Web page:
Build code analyzers with Scalameta and Scalafix

Friday 16 November 2018

Ólafur Páll Geirsson, Eugene Burmako


We are excited to announce the release of Scalameta v4.0.0 and Scalafix v0.9.0 introducing new APIs enabling more advanced source code analysis. Scalameta is a library to read, analyze, transform and generate Scala programs. Scalafix is a refactoring and linting tool.

This release is the result of a close collaboration between the Scala Center and Twitter along with contributions from over 30 contributors in the community. Big thanks to everybody who made this happen!

In this post, we cover some exciting aspects of this release.

  • new documentation for getting started with Scalameta and Scalafix
  • the ability to query information about Scala and Java symbols on the classpath.
  • the ability to inspect synthetics generated by the compiler such as inferred type parameters and implicits.
  • how the community is sharing Scalafix rules for linting code and migrating between library versions.

Get started with the new documentation

A big focus of this release has been documentation. Scalameta and Scalafix have new websites with guides, cookbooks and reference documents.

Visit to see the new Scalameta documentation. Key pages of the site include:

Visit to see the new Scalafix documentation. Key pages of the site include:

We hope the new documentation helps more people join the effort in building developer tools for Scala.

Query information about Scala and Java symbols

A highlight of this release is the new ability to query information about Scala and Java symbols on the classpath. Symbol information includes the symbol’s kind (class/trait/object), properties (final/implicit/sealed), signature (method parameters/class declarations), annotations (@inline) and access modifiers (private/protected).

In Scalameta, symbol information is documented in the SemanticDB specification. SemanticDB is a data model for semantic information such as symbols and types about programs in Scala and Java. SemanticDB decouples production and consumption of semantic information, establishing documented means for communication between tools.

The SemanticDB specification contains dedicated sections for Scala symbols and Java symbols with relevant hyperlinks to respective language specifications. The SemanticDB specification also contains detailed code examples illustrating how Scala and Java language features map into SemanticDB data structures.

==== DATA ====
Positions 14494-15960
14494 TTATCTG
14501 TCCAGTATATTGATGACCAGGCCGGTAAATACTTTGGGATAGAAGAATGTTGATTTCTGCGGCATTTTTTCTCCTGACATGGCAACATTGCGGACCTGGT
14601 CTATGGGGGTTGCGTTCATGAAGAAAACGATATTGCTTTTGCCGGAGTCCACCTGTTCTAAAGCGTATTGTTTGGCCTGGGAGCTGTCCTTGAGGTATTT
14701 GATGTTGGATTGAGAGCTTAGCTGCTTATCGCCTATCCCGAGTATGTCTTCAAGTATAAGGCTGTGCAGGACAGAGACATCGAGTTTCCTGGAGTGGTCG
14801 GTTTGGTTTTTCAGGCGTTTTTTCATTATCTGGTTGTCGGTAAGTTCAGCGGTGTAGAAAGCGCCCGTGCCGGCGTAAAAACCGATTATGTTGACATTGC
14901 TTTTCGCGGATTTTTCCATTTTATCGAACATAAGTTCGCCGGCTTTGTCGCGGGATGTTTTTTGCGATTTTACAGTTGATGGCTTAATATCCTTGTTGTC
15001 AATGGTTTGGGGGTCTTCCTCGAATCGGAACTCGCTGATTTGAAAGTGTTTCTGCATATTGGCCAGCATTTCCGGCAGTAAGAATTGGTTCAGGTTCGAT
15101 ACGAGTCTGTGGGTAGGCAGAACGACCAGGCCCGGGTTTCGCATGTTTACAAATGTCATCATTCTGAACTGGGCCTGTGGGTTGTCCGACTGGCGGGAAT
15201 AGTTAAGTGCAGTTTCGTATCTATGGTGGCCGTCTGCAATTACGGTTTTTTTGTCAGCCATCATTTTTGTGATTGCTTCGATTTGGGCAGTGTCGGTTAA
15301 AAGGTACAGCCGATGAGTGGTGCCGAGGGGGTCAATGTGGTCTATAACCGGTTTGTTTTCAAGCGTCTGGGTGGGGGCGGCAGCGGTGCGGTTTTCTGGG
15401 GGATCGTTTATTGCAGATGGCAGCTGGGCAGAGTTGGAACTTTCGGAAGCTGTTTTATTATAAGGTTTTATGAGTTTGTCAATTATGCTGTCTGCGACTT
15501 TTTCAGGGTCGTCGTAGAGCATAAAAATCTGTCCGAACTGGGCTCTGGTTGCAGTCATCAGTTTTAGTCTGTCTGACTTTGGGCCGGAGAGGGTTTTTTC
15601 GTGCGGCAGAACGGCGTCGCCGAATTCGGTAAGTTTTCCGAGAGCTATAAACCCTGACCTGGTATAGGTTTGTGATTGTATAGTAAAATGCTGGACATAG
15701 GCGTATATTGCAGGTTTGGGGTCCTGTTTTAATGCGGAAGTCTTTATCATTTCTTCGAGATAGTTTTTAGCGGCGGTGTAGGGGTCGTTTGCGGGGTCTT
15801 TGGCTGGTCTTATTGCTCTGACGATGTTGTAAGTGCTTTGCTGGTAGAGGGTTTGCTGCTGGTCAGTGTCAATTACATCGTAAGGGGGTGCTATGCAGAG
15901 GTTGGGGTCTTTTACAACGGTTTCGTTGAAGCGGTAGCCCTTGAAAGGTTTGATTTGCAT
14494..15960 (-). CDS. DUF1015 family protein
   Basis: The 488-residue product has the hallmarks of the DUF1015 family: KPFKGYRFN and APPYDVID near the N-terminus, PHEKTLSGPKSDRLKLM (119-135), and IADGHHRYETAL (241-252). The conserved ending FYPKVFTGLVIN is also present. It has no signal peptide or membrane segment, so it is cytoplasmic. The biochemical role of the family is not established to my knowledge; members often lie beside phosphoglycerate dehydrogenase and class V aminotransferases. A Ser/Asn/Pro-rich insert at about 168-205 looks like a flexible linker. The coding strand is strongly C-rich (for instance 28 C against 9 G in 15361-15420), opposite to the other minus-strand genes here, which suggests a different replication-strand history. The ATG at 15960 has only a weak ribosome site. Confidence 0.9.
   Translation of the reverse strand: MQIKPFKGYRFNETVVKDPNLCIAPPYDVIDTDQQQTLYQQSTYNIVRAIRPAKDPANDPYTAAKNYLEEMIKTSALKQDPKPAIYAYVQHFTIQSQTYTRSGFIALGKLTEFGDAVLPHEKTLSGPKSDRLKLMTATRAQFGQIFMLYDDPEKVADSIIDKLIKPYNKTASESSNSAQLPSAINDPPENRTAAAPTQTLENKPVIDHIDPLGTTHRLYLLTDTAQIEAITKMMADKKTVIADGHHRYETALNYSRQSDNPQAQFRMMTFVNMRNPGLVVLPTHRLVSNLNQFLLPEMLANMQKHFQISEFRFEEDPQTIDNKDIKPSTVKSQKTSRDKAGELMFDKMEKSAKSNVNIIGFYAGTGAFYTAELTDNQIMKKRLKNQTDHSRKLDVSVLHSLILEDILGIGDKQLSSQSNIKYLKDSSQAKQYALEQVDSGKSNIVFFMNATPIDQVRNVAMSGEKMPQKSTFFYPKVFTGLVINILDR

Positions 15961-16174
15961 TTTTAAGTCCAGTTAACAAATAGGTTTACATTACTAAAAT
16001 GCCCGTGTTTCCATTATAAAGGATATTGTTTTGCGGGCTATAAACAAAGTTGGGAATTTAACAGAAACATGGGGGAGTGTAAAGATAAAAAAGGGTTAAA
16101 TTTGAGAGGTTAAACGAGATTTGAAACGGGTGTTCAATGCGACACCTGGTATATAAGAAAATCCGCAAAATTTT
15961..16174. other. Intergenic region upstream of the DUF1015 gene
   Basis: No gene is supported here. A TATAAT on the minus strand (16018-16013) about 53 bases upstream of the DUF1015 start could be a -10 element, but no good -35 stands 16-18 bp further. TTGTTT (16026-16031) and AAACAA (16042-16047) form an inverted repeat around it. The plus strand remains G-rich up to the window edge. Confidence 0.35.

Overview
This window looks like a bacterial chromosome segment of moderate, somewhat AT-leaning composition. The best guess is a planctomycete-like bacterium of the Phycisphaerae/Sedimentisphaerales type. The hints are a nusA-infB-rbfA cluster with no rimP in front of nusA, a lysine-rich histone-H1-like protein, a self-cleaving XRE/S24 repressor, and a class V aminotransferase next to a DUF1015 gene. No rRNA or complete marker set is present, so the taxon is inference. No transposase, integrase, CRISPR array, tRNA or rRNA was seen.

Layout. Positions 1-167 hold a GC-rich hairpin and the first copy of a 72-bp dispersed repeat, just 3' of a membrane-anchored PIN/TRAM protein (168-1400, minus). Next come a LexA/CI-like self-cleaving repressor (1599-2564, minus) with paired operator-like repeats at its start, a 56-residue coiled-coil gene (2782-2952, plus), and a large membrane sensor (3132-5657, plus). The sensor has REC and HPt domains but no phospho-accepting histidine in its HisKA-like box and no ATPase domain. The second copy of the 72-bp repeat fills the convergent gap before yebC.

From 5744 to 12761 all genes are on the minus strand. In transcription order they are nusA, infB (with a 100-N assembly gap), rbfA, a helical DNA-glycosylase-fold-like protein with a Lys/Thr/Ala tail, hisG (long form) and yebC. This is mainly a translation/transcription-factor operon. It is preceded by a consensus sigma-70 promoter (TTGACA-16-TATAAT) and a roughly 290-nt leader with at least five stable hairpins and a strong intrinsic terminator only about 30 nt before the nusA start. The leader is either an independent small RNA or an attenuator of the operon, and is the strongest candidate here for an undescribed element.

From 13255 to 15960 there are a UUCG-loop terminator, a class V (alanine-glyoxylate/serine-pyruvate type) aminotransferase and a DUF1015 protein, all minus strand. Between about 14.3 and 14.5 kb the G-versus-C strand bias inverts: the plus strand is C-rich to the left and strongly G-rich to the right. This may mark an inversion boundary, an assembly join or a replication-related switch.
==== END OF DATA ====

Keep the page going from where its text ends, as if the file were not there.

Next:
In Scalafix, there is a library API to query information about SemanticDB symbols. The SymbolInformation cookbook includes small recipes for how to perform a range of tasks such as listing the parameters of a method or finding all supertypes of a class.

Inspect inferred implicits and inferred type parameters

A new feature in this release is Synthetic, a data structure that encodes trees that do not appear in the original source code but are added by the compiler. Examples of synthetics include inferred type parameters, implicit arguments, or desugarings of for comprehensions.

In Scalameta, synthetics are documented in the SemanticDB specification. In Scalafix, there is a library API to inspect synthetics via the .synthetic extension method. For example, the code Some(1) has a synthetic *.apply[Int] where * represents the original Some tree node and apply resolves to the symbol scala/Option.apply().. Consult the new SemanticTree docs to learn more about using synthetics in the Scalafix API.

Synthetics were contributed by Max Ovsiankin during his internship at Twitter this summer. Max did a great job and synthetics represent only a fraction of his contributions this summer.

Share your code analyzer

A new functionality in this release is the ability to easily install and run custom Scalafix rules. For sbt users, custom rules can be installed with the scalafixDependencies setting and discovered from the sbt shell via tab completions.

// build.sbt
scalafixDependencies in ThisBuild += "org.http4s" %% "http4s-scalafix" % "0.20.0-M3"

sbt shell tab completion for Scalafix rules

For rule authors, a Scalafix rule is published to Maven Central as an ordinary library.

Within a day after the Scalafix release, Eugene Yokota had already published a Scalafix rule NoInfer.

Julien Tournay has also shared Scalafix migration rewrites for Scio v0.7, a Scala library from Spotify for Apache Beam and Google Cloud Dataflow.

Alessandro Marrella also contributed migration rewrites for http4s, a typeful, functional, streaming HTTP library for Scala.

We hope that Scalafix rules will help reduce the pain when upgrading library dependencies with breaking changes.